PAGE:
Haiti Haitian American Haitian Leaders

Repost: How a Group of Haitian-American Childhood Friends Got Together to Help Youths in Haiti

Hey Team group pic

I love reading the post over at my fellow blogger Kreyolicious blog. Here is a very good article on How a Group of Haitian-American Childhood Friends Got Together to Help Youths in Haiti.

Growing up in Philadelphia, Herman Dolce, Angelo Antoine, Marc Antoine, Gary Joanis, and Philippe Sainvil were more than good friends. They were all tied at the umbilical cord, culturally speaking, as their Haitian background was definitely a factor in bringing them together. Their relatives knew each other from the tight-knit Haitian community in Philly. Dolce and Antoine attended the same church—the Haitian Evangelical Baptist Church. Joanis’ grandmother often babysat Antoine, when he was a toddler.

In their teens, most of the little clique attended Martin Luther King High School. As they changed churches, as some of them moved, they remained friends, most of them reconnecting as students at Temple University or through the organization Coalition of Young Christians of Pennsylvania (of which several of them are still members). Their lives had gotten them to different directions, education-wise. Joanis had attended and earned a Bachelors in Science from Penn State University. Dolce had received a Bachelors from Temple University and a Masters from Lincoln University. Angelo Antoine had graduated Penn State University and was pursuing his Masters at Holy Family University. Sainvil opted to make gaining work experience as his priority, piling up plenty of experience as a banker and manager, while working towards his Associate’s degree in Business. Marc Antoine chose the communications sector, earning a Bachelors in Public Relations from Immaculata University. Before long, it was apparent that they all had developed another thing in common: an ardent passion for Haiti and a huge desire to promote a shift in this generation. It occurred to them that they could put the weight of all their education towards the good of Haiti. They put their minds together, and eventually got Haiti Engaging Youth, a non-profit organization, on its feet.

Gary Joanis was elected Vice President of Haiti Engaging Youth. Angelo Antoine was selected as Fundraising Chair, and Marc Antoine as the Ministerial Coordinator. Along the way they met Christelle Chery, a student at Penn State and Bianca Roseau, a hyperactive member of the Haitian Student Organization at Temple University. Chery currently serves as the Social Media Coordinator for Haiti Engaging Youth, while Roseau is the Fundraising Chairperson, most recently having overseen a successful fundraising fashion show. Gaelle Baptiste is the organization’s Youth Alliance Coordinator. She, Antoine, Sainvil, used to engage in cheerful chatter at basketball games, and probably didn’t fathom that they would come together for a more serious cause. To top things off, the group selected Gaelle Baptiste as College Coordinator and Dominique Goss, also a Temple University graduate, and the only non-Haitian among Haiti Engaging Youth, to serve as CFO.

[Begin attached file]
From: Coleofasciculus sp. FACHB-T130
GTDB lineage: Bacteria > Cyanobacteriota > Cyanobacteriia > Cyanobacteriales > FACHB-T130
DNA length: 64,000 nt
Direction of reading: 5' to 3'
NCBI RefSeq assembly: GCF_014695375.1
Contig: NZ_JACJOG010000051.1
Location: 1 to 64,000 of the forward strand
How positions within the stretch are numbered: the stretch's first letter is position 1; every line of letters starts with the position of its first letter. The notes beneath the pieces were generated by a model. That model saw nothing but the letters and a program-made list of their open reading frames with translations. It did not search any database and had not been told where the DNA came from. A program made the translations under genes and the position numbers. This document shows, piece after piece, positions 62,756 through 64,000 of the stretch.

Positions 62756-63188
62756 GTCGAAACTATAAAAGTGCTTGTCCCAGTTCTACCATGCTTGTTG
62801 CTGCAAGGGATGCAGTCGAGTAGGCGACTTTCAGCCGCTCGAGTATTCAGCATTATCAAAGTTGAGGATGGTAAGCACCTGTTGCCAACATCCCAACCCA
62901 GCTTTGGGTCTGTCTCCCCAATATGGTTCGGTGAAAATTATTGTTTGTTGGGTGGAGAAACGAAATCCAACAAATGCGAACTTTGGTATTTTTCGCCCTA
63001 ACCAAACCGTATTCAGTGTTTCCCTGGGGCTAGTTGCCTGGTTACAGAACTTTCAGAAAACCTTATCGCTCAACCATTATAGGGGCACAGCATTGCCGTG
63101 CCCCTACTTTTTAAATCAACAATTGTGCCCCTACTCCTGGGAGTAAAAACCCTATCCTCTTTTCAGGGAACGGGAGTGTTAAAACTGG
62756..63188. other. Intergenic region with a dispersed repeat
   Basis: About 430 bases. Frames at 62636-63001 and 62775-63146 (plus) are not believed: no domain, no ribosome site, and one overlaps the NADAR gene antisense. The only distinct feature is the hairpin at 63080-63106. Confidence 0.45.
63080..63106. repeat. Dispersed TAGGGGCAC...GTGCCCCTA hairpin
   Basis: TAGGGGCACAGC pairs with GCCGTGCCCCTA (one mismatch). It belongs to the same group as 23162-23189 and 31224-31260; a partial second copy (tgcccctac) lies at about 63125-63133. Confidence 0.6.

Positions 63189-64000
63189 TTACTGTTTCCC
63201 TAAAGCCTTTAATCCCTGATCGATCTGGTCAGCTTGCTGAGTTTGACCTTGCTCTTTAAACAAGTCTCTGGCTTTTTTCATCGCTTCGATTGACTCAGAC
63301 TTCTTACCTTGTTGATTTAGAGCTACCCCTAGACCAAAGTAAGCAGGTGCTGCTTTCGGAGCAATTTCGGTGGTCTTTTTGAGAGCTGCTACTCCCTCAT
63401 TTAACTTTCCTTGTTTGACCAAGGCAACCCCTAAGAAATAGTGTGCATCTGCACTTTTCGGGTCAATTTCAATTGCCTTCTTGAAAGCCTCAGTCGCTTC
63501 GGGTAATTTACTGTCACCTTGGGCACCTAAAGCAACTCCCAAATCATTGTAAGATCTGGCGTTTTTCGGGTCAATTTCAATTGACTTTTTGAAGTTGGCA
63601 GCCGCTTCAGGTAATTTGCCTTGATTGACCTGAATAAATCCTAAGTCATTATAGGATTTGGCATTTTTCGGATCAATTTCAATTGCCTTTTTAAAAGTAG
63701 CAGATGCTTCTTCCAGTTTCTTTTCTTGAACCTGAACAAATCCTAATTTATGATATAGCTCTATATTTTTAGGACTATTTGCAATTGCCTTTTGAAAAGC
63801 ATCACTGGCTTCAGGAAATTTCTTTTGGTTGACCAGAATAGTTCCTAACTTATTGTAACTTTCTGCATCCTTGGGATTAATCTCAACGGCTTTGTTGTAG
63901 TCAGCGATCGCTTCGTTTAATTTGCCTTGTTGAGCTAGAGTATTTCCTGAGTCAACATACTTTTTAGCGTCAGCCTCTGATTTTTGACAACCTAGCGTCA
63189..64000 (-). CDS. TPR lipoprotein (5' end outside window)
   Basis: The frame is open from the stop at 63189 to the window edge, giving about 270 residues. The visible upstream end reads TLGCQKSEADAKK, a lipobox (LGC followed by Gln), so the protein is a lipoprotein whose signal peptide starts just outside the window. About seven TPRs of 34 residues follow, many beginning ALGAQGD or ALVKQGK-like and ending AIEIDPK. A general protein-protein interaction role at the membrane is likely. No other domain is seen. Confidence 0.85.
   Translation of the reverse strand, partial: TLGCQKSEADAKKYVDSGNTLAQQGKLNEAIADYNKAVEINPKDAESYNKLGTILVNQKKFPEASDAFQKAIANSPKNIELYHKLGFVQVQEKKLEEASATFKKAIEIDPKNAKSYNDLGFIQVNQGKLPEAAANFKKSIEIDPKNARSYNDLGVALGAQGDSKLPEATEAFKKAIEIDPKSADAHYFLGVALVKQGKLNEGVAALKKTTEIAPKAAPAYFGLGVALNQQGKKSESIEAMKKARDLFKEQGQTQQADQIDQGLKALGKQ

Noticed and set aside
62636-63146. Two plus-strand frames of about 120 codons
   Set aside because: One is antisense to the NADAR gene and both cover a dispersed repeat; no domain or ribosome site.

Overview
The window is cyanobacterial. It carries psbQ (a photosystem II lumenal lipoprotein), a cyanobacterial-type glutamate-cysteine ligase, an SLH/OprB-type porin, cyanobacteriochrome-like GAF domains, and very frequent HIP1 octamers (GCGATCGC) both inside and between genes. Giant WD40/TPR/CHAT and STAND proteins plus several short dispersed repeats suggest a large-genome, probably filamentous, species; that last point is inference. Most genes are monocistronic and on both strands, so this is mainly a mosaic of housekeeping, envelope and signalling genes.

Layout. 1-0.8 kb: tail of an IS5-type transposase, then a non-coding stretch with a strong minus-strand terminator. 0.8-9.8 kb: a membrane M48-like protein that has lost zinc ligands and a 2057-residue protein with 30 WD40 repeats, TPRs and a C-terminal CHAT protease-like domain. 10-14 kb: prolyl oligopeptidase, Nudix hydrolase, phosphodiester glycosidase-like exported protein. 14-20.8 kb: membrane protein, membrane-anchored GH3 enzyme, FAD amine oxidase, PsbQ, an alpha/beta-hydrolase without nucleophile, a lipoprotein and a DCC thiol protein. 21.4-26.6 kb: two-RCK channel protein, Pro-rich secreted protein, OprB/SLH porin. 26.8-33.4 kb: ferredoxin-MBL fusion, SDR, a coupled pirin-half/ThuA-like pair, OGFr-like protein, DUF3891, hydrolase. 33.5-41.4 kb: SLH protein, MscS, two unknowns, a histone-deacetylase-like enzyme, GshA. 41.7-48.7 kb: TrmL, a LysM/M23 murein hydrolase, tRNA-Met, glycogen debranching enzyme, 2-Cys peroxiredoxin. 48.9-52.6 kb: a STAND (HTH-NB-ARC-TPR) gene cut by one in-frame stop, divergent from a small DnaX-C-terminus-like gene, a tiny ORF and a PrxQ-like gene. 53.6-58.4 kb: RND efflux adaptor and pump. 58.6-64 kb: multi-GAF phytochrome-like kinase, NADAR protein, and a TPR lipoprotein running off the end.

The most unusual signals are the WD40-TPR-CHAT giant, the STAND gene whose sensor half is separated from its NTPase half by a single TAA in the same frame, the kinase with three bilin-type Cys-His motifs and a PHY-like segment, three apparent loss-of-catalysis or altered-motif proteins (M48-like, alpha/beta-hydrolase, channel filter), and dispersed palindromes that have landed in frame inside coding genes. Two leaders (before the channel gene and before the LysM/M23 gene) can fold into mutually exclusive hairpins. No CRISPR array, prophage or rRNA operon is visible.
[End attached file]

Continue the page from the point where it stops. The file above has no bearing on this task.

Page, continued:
As president of Haiti Engaging Youth—or Hey as it’s commonly called—Sainvil goes back and forth between his home in Pennsylvania and Haiti. His mission on each trip: to establish a continuous rapport with youths in Haiti and connecting them with other young people of Haitian background in the United States. But that is only part of the HEY mission. The organization actually has a three-sided objective. For one, to equip youths in Haiti with trade skills. For another, to distribute food (empty stomachs can’t make brains think, after all). It also has a medicine leg that makes sure that the region it serves is adequately supplied with medicine.

The team members of the non-profit organization work diligently to get new partners. They held a cultural day earlier this year, during which they educated attendees all over Philadelphia about the history of Haiti, and held a special presentation and featured a live painting done by Philadelphia-based visual artist Ivben Taqiy. The HEY team has worked with Temple University’s Haitian Student Organization on doing the aforementioned fundraising fashion show, and have a mission trip planned for this year. The team behind Haiti Engaging Youth is constantly brainstorming new ways to push the organization forward. – CONTINUE READING HERE

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